R.L. Merrill has a new MM rock ‘n roll fantasy/paranormal romance (bi, gay) out in the Carnival of Mysteries shared universe: You Can Do Magic. This is also book three in Merrill’s Summer of Hush series. And there’s a giveaway.
From the author of Foreword Indies Finalist Summer of Hush and BookLife Prize Quarterfinalist Brains and Brawn comes a new installment in the series, a contemporary gay romance with a side of time travel and magic.
Musical prodigy Kallos Alexandrou has played his calliope for countless visitors at Errante Ame’s Carnival of Mysteries, but his one-year residency has come to an end. Scars from a terrible tragedy in his past are the only explanation he has for his loss of speech and memory, but it’s time to move on, so when a music festival sets up next to the carnival, Mr. Ame sends him off with identification, a bottomless billfold, and a set of new clothes. Outside the carnival’s perimeter, Kal finds himself in an unfamiliar world surrounded by strange instruments and vibrant people like nothing he’s ever seen.
Ryan Wells is the troubled and celebrated lead singer of the metal band Backdrop Silhouette. He’s brought more than his share of baggage on the last cross-country Warped Tour, including harsh restrictions placed on him by his parole officer and the band’s label, but it’s the treatment from his bandmates that have him feeling unsettled. After a tough morning, he spots a strange young man playing carnival music on a keyboard backstage, and the sound takes him back to a particularly vulnerable time in his youth. Intrigued, Ryan asks the young man’s name, but he flees only to appear later as a replacement stagehand for the tour.
An invitation from the band Hush to ride on their bus gives Ryan and Kal a welcome distraction. They find the camaraderie and support they’ve both been craving…as well as a little magic and a fresh new romance. But the music business makes personal relationships difficult to maintain, and when the tour ends, Ryan and Kal will have to make a choice: move forward together on an uncertain path, or let fear keep them from trusting that sometimes you really can have everything you desire.
You Can Do Magic is part of the multi-author Carnival of Mysteries Series. Each book stands alone, but each one includes at least one visit to Errante Ame’s Carnival of Mysteries, a magical, multiverse traveling show full of unusual acts, games, and rides. The Carnival changes to suit the world it’s on, so each visit is unique and special. This book contains a Depression-era calliaphone, a Ouija board with a purpose, and tour bus hijinks that will warm your heart and make you gigglesnort. Reading Summer of Hush and Brains and Brawn before this book will give you the full Warped Tour experience, but You Can Do Magic can be read as a standalone as well as the other books in the shared universe. Recommended 18+.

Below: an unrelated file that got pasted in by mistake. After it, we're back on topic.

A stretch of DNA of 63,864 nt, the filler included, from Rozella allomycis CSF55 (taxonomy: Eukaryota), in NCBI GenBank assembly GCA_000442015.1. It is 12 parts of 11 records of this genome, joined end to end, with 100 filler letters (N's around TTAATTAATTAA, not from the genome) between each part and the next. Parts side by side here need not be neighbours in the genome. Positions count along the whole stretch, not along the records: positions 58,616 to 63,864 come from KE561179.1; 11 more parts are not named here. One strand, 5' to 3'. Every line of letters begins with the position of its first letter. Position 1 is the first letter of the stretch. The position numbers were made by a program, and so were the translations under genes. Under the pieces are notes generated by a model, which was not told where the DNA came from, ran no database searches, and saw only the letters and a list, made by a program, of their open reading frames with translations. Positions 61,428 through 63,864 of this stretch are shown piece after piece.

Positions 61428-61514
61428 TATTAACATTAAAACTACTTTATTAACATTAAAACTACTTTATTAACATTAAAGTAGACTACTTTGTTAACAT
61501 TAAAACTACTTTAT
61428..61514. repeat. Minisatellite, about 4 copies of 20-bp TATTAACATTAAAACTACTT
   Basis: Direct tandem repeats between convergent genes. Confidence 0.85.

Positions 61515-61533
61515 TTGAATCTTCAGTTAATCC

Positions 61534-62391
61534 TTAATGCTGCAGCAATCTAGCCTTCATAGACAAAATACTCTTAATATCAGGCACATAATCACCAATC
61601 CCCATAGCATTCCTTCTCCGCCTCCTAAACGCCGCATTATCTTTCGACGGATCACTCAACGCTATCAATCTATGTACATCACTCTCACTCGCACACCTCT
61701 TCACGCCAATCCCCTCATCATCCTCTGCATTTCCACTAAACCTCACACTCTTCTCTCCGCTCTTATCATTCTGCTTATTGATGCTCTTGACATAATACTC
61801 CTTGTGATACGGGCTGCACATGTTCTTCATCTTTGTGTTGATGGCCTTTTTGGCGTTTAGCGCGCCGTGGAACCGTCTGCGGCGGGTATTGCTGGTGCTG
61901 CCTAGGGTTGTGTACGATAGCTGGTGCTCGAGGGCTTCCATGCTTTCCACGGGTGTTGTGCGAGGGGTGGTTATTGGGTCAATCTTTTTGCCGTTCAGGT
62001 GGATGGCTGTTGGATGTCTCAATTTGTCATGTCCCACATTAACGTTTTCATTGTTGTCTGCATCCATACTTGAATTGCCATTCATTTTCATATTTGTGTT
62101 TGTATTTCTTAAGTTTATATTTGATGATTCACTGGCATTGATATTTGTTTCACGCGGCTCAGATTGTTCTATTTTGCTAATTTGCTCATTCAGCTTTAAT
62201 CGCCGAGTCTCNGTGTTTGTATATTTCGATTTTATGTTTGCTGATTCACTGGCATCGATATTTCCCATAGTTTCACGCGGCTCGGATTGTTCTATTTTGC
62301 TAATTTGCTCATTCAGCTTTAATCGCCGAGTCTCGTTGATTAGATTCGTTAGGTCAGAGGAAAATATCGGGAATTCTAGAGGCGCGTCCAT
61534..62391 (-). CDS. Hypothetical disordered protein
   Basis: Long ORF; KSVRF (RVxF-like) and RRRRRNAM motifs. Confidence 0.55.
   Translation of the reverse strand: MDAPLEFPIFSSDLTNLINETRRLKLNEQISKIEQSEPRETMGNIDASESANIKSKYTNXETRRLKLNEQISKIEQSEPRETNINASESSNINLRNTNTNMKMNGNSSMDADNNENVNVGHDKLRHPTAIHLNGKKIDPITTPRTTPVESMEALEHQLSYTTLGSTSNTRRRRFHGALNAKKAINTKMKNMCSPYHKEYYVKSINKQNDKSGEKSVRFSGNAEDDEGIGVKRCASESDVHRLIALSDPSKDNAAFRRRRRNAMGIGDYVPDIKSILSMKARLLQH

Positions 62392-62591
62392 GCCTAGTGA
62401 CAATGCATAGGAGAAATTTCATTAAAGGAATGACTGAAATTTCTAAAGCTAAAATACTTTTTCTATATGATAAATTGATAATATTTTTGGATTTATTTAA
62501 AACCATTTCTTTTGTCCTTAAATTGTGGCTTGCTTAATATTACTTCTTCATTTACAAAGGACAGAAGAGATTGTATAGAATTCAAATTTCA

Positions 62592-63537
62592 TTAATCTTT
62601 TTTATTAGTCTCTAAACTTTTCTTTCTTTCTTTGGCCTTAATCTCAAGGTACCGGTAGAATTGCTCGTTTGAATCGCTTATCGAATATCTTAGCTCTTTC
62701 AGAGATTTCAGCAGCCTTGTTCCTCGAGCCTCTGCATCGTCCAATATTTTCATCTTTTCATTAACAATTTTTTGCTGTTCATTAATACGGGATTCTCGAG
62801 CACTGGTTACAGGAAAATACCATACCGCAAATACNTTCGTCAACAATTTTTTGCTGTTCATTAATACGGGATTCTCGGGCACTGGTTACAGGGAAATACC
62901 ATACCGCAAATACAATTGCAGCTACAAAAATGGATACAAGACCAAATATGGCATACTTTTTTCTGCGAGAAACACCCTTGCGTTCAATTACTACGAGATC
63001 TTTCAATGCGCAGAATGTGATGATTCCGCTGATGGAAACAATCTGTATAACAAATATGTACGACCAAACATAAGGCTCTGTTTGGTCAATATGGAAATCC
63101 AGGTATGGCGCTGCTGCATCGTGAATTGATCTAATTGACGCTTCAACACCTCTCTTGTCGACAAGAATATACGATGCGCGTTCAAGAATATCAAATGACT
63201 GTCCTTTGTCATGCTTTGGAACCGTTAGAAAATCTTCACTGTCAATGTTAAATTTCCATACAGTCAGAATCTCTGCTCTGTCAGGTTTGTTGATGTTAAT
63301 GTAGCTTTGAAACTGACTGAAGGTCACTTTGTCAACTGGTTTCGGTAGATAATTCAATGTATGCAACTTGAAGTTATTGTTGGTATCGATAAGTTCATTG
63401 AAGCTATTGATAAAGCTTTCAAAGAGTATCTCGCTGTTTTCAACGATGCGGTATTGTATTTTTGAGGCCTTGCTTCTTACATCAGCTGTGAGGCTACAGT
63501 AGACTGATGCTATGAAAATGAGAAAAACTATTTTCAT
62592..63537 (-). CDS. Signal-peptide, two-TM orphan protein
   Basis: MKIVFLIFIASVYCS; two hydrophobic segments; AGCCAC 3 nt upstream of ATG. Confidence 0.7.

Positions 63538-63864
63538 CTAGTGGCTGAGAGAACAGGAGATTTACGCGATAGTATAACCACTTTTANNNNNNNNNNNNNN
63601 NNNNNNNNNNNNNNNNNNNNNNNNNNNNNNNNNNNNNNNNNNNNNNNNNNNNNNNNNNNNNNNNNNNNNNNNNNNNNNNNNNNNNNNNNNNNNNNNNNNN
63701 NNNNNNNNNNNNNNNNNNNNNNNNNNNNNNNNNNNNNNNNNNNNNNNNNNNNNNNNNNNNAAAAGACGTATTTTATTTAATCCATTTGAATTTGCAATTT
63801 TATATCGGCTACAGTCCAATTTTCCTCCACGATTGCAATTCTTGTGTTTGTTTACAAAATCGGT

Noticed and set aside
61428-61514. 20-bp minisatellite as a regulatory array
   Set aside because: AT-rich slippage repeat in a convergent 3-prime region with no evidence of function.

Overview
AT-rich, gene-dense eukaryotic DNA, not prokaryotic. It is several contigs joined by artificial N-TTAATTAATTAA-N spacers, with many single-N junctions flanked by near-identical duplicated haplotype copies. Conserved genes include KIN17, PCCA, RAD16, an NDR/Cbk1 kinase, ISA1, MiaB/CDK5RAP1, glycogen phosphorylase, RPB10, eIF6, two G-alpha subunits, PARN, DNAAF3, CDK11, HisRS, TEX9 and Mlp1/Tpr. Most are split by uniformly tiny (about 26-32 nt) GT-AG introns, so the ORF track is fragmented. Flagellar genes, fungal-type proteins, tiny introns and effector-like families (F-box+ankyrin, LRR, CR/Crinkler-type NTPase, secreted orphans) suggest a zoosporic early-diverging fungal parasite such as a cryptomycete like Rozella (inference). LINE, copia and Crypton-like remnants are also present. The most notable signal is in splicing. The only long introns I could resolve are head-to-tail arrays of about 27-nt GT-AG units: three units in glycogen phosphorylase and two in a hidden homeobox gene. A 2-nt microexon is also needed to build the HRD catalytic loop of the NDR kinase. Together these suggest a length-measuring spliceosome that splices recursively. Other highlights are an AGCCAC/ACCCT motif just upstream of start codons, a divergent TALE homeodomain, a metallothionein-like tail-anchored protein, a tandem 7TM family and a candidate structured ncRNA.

Warnings: Mention of prior sexual abuse, off-page, no descriptions
About the Series
Welcome, everyone, to the Carnival of Mysteries! In this shared element multiverse, we invite you to partake of an array of stories by an eclectic group of authors. You’ll find action, intrigue, mystery, danger, sweetness, and sorrow, but, above all, true love! So grab your ticket, indulge in some treats, experience a few thrills, maybe have your fortune read… there is something for everyone at the Carnival!
R.L. is giving away a $30 Spotify gift card with this tour:
A new day breaks
Under the blue skies above
A new crowd waits
All they need is a little shove
The Carnival is here
With mysteries galore
To satisfy your cravings
To leave you wanting more
We’re here today, gone the next,
Taking along our magic and song.
Come inside, take a peek
Surprises like these won’t wait long
Here we have the fantastical calliope,
come dance with our talented Kal
His music will delight and seduce you
With the power of the siren’s call
So step right up, and don’t be shy
For his time is coming to a close
Come shimmy and shake with this talented guy
And celebrate the last of his shows…
I’d memorized the ringmaster’s introduction, though it was more sensational than I deserved. And last night’s version had a new ending, one I’d been expecting, but hearing it brought a sliver of anxiety to my bones.
The instrument I played was actually a calliaphone—a more efficient and portable version of the forced-air organ—and I’d built it myself, that much I knew. It was my voice. It spoke all I knew to say, my own words lacking. I possessed the ability to speak, but I’d mostly forgotten how, therefore I preferred to let my music speak for me. I played for the crowds. I smiled for them, but I was transparent to the onlooker.
One year had passed in this way, one year of my life, and I had nothing of my own. No friends to help, no family to love, and no safe place to lay my head away from the carnival. What would I do, where would I go, and would someone see me for me?